Voyage To The Bottom Of The Sea Season Four, Volume Two DVD Review

The Towering Irwin-O (Allen) produced an absolute television classic in Voyage To The Bottom Of The Sea. It is in every way the template for what Gene Roddenberry later achieved with Star Trek.

voyage

Voyage ran from 1964 to 1968, and the first two seasons were shot in black and white. The final 13 episodes of the series have just been released as Voyage To The Bottom Of The Sea Season Four Volume Two. It is a three-DVD set, and it is fantastic.

I am a bit of a “Trekkie” as you might notice from my profile picture. Be that as it may, I believe that every single episode contained on this set stands up well (and often tops) anything the original Star Trek series came up with. Obviously, the difference is that the mighty Seaview submarine is underwater. But this is certainly no deterrent to hostile aliens, the ghost of Blackbeard, or Earth-bound enemies (read Russians), intent on world domination. Only the Seaview, and it’s counterpart -- the Flying Sub, can save humanity.

First of all, the look of these episodes is simply magnificent. Irwin Allen will always be linked to “cheesy” effects with programs such as Lost In Space and Land Of The Giants. Okay, fine. I defy anyone to show me a program airing on network television in 1968 that has the richness of tones that Voyage does. Shots of the Seaview underwater or Flying Sub literally flying above the ocean, then submerging, are just beautiful.

Then there are the stories. How can you deny “The Lobster Man?” He is an alien from a crustacian planet whose intent is to turn Earth into a total ocean for his people to colonize. Later we get “Flaming Ice,” featuring the Frostmen. The Arctic Ice-Cap is melting, causing huge tidal waves and mass hysteria. Seaview is sent out to investigate and finds aliens from a sub-zero planet heating up the Cap to get their spaceship out. A lot of these plotlines make no sense at all, which is part of the fun.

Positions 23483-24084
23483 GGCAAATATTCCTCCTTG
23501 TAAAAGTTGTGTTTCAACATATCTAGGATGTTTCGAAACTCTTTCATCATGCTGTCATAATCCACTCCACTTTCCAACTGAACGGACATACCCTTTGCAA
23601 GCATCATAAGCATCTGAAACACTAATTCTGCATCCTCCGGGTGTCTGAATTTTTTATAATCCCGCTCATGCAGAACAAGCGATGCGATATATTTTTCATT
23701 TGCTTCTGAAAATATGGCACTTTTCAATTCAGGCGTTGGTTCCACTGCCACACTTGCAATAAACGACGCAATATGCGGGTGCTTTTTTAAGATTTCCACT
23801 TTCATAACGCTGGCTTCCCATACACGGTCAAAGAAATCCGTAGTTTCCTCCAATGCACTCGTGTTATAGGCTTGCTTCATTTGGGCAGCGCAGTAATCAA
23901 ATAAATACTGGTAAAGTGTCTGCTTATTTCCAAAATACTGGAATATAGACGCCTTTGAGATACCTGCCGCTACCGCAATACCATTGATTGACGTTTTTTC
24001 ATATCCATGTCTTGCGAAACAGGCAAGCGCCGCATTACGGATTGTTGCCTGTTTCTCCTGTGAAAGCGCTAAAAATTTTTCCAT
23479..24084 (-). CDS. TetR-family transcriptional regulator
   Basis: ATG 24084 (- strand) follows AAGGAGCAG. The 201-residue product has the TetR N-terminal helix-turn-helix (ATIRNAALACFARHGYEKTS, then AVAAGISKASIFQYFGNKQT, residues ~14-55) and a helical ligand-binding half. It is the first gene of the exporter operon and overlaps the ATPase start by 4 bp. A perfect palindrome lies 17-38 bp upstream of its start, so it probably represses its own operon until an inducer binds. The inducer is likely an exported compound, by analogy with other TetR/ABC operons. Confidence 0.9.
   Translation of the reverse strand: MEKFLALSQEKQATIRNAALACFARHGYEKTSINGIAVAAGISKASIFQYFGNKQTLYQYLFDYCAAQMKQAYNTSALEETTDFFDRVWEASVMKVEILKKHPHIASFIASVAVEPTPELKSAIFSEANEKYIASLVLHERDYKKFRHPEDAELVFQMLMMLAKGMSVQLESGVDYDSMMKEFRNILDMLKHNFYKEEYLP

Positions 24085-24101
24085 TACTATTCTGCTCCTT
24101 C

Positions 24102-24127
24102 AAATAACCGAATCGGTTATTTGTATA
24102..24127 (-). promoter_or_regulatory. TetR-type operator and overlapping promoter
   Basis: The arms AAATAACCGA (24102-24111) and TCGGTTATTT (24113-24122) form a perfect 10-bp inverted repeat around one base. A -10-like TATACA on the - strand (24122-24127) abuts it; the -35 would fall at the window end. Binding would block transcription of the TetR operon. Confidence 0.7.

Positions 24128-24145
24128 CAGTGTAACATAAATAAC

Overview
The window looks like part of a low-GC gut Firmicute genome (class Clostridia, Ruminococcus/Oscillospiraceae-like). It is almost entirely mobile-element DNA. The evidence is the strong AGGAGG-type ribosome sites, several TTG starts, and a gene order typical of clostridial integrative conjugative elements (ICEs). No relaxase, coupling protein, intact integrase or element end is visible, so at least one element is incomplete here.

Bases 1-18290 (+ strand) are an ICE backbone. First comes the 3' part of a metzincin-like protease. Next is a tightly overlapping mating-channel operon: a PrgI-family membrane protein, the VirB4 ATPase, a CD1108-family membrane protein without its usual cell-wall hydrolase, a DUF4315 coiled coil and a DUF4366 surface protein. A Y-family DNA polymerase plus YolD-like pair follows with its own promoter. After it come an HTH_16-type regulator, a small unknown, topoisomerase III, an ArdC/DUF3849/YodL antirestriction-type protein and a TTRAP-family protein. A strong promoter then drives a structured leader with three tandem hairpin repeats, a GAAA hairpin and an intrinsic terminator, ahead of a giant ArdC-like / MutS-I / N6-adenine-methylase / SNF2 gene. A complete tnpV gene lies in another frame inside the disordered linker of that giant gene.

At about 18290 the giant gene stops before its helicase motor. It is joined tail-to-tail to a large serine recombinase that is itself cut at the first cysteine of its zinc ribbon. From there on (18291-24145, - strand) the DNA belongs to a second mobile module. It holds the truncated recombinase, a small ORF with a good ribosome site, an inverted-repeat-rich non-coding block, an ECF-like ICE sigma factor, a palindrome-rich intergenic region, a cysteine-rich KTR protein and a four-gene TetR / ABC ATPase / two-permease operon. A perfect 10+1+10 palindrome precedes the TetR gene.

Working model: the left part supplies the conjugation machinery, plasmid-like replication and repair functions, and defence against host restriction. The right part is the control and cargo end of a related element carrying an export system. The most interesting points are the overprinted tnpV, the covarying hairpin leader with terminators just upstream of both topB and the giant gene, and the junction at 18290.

Voyage To The Bottom Of The Sea is science fiction at its best. As a bonus, the set offers up the original, unaired black and white pilot, plus the more dramatic version -- complete with the commercials that aired with it. The commercials themselves are a hoot. We get ads for Allerest allergy meds, Breck shampoo, and (my favorite), one for the brand new Teflon product, made by DuPont, complete with the kicker line: “Better living through chemistry.”

By 1968 (the year these episodes originally aired), the Baby Boomers had taken those words to heart. Sometimes one looks at shows like Voyage To The Bottom Of The Sea and thinks, “That guy must have been on acid.” I know that is not the case. But Irwin Allen came up with something mighty special with this series. I know that Star Trek found its second life in syndication, and I firmly believe that was from the sheer power Desilu Studios exerted. You want I Love Lucy? Fine, you take Star Trek too. If Voyage To The Bottom Of The Sea had ever gotten the exposure it truly deserved, this would be a very different article. In the end, it is simply me shouting to the (most likely) already converted. It is worth repeating though. The final 13 episodes of this Irwin Allen production are 100 times better than what you may (or may not) remember. Truly excellent TV.

By Greg Barbrick

About the author

Greg Barbrick has been watching TV so long he remembers watching first run episodes of Star Trek.

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1 Comment
On: Thursday, February 3, 2011
Eric - TV Geek Army "Revered Leader" said:

"Better living through chemistry." 

Can't believe that was used to pitch a product, and without irony! 

Seriously, I would love to check out this show as a big fan of the original Trek, sounds like really cool stuff. Thanks Greg !

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